Yessssss! This show is all types of yes!

Click on the ‘Watch Here’ Button I posted above —->^^^^^^^

It’s a link to Netflix, if you currently have an account, directly plugging you into the new series covering content from Michael Pollan’s Cooked. 

The mini-series is broken up into four parts: Fire, Water, Air and Earth.

With Pollan’s style, in the way only he could do, the episodes are thoughtfully crafted with plenty human-to-human dialogue and experience, supported with enough science to please my inner biologist. I highly recommend watching this, mostly because the issues are very alive and real. He tackles a changing culture not only in America but around the globe. A culture of convenience lives amongst a part of everyone who still enjoys home-cooked food and traditions, perhaps just expressed in a novel way.

For example, people feel they are too busy to cook because it feels like a job and who wants to do more work when they’ve worked all day already? But if someone makes a meal, they will happily enjoy it, especially if it’s being made by a family member or loved one. The irony that amuses me is that people (I, myself, also guilty of this) seem to be boggled by where time goes in a day, and cooking for an hour two seems very out of reach, especially in a day and age where food is available at every convenience. But people will binge watch shows on Netflix for a few hours (super ironic that I’m talking about watching a series on Netflix about food), yet cooking doesn’t yield the same type of instant gratification. The natural pairing for this type of food-viewing is, you guessed it, food. If I watch food shows, I usually find some type of snack magically appearing in my hand; my popcorn simulating the beautiful culinary artistry a professional chef on Top Chef has prepared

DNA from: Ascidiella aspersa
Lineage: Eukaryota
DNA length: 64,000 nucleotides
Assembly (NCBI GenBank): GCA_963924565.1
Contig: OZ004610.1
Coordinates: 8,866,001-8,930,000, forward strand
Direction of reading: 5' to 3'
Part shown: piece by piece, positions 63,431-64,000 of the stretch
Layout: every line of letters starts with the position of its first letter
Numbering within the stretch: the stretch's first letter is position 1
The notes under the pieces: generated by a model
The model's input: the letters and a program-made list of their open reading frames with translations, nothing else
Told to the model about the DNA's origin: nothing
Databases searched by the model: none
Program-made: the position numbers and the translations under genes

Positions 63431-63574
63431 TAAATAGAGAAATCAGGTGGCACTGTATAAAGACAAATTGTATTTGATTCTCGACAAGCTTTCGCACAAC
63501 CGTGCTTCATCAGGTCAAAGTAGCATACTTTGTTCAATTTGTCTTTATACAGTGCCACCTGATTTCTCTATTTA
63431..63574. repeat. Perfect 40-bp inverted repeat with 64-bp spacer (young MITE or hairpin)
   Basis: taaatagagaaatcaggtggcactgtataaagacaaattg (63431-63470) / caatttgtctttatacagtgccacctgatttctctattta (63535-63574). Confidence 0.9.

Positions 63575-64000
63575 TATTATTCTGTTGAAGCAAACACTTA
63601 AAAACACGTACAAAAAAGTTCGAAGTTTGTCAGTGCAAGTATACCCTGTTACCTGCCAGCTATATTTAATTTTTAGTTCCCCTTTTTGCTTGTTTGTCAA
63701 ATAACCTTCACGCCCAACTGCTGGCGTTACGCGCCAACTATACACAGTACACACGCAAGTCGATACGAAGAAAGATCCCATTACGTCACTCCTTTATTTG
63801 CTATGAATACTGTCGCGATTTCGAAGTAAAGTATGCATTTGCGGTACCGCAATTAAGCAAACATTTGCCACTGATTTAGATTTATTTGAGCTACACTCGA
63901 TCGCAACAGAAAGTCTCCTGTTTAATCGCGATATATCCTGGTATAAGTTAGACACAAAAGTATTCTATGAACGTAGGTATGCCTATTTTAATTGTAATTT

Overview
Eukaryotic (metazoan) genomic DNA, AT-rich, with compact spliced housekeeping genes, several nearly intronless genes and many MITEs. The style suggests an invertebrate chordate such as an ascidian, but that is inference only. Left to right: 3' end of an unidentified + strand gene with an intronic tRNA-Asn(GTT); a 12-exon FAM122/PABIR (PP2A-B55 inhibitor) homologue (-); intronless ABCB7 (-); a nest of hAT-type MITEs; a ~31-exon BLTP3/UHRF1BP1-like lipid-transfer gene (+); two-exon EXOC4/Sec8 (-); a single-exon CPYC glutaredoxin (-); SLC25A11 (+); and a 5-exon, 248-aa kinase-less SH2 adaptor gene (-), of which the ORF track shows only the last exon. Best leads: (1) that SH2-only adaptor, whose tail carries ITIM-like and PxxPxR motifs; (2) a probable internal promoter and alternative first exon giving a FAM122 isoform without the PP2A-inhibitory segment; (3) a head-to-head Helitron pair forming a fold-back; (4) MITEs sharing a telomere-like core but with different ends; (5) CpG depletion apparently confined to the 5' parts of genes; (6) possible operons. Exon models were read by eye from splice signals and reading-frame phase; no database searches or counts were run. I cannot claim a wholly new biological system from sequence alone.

It’s this vicarious obsession of food preparation that I really find fascinating. It’s knowledge, it’s competition, entertainment and very mainstream at the moment. It highlights that a lot of us really want to enjoy that type of food and learn those skills.

In the second episode, Harry Balzer, an expert on diet behaviour and food, states the following, [paraphrasing]- “Have an apple pie for dinner. Have cookies for dinner, have ice cream with it too. Enjoy your food and have as much of it as you like. But do one thing for me. Make all of it. Make the apple pie, make the cookies and make the ice cream. Most people won’t make any of it, so therefore you won’t be eating apple pie for dinner”. What he addresses in this monologue was that people don’t eat a lot of junk food when they have to make it all, because let’s face it, making ice cream and apple pie takes time and skill. It’s not impossible, but most people would more likely pick up an apple pie in the bakery section of the grocery store and maybe a tub of ice cream in the frozen aisle than make it themselves. That’s the danger. A new culture of food accessibility is upon us and I can still see the positive side of that. For example, there are many ingredients that I haven’t cooked with before and that excites me. There are also a bunch of junk foods from other countries that I haven’t tried before.

Anyways, -ranting-, I really hope you do take some time to watch this show because I found it to be thought-provoking and educational.



​The Simmering Pot


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